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Ultimate Production Chef Knife NEW IMAGES

Discussion in 'Kitchen Cutlery & Tools' started by Lotmom, Nov 6, 2018.

  1. Lotmom

    Lotmom Gold Member Gold Member

    165
    Apr 21, 2016
    Better enough to purchase one? :D

    Jokes aside, do you, as a chef, think something like this could make it in the market?
     
  2. marchone

    marchone Gold Member Gold Member

    Mar 13, 2013
    At 10” for pros, yes. At 8” for home cooks, possibly. I really can’t speak to that market. People have strange ideas about scale in relation to their body size. I’ve heard many young cooks say a 10” blade is too big for them. Until they learn the size covers their board better.

    If I like it I’ll buy one.
     
    FOG2 likes this.
  3. Lotmom

    Lotmom Gold Member Gold Member

    165
    Apr 21, 2016
    Good to know. I will probably end up having a 10" model produced too.
     
  4. jdm61

    jdm61 itinerant metal pounder Knifemaker / Craftsman / Service Provider

    Aug 12, 2005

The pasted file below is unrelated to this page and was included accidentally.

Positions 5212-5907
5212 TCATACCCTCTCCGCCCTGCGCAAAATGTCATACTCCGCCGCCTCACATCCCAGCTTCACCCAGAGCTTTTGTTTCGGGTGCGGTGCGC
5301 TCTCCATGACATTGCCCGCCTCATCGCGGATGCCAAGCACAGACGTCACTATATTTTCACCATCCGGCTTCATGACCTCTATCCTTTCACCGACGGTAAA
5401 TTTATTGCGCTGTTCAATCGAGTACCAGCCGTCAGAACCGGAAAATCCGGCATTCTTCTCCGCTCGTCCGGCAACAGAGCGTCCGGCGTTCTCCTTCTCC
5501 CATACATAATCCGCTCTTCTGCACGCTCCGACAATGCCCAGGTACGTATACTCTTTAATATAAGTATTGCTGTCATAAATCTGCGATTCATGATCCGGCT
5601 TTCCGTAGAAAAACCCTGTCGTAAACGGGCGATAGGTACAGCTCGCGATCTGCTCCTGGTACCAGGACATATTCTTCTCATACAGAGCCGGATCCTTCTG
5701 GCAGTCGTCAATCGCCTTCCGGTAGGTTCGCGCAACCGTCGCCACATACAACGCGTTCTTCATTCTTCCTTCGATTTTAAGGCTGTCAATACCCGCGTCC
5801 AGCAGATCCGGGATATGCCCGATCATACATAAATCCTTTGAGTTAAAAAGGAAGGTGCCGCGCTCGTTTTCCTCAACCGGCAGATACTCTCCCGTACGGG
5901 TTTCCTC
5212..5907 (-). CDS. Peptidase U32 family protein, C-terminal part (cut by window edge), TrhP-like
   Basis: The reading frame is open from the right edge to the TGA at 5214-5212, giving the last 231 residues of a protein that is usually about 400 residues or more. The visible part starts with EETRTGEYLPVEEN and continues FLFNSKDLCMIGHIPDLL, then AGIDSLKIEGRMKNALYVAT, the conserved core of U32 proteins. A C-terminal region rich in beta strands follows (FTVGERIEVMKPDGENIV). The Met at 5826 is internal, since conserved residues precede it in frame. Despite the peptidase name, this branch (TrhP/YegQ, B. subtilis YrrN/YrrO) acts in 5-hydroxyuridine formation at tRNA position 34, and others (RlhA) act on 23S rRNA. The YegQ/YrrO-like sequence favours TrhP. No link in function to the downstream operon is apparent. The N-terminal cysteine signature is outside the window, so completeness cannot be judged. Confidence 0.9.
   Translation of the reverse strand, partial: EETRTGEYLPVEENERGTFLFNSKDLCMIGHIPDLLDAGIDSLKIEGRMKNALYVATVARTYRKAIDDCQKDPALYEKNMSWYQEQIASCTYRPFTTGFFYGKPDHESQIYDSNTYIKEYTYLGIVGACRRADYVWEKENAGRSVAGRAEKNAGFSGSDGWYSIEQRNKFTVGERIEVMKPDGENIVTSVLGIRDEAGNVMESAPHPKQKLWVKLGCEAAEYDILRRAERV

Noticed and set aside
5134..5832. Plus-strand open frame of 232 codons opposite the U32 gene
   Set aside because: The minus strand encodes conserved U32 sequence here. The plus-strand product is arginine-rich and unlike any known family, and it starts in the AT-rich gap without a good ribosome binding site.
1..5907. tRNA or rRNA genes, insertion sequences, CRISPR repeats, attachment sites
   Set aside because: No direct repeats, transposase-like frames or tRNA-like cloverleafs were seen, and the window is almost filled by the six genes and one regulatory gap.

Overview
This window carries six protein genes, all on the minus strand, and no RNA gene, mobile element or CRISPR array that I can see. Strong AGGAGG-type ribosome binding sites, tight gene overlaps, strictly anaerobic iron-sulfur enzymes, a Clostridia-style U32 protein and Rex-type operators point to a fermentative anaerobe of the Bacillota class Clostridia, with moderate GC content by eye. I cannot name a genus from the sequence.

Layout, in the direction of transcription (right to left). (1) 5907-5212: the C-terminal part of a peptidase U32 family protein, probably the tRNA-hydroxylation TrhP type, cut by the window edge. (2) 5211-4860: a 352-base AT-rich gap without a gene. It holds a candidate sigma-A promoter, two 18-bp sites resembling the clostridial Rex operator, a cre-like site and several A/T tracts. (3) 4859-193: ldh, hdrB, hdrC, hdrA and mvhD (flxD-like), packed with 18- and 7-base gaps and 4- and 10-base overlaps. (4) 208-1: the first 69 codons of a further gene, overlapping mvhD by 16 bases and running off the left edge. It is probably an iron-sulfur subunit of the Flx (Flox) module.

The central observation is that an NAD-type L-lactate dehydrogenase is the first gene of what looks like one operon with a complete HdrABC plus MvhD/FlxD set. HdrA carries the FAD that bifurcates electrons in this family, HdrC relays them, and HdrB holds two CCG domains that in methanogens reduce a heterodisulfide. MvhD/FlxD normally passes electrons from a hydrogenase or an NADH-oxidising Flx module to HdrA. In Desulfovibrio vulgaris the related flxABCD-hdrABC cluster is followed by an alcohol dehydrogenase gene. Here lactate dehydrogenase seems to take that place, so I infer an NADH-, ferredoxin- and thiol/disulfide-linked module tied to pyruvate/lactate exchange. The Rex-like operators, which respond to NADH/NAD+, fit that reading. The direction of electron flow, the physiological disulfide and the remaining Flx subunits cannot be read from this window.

How would the heel bolster allow the "last couple of inches" of the edge to be used as a light cleaver? the edge is or should still be thin. They way that you would "strengthen" the edge around the heel is to leave it slightly thicker.
     
  5. marchone

    marchone Gold Member Gold Member

    Mar 13, 2013
    I’ve though of that before. You may be right. It can’t be Kramer thin. It has to have enough thickness behind the edge to be strong. Repeating what I said before, I’ve never chipped one. And they’ve gone through a lot more than chicken bones. I’d destroy a Kramer in no time flat.
     
  6. Lotmom

    Lotmom Gold Member Gold Member

    165
    Apr 21, 2016
    Answering from a knife-making point of view And not a daily user point of view: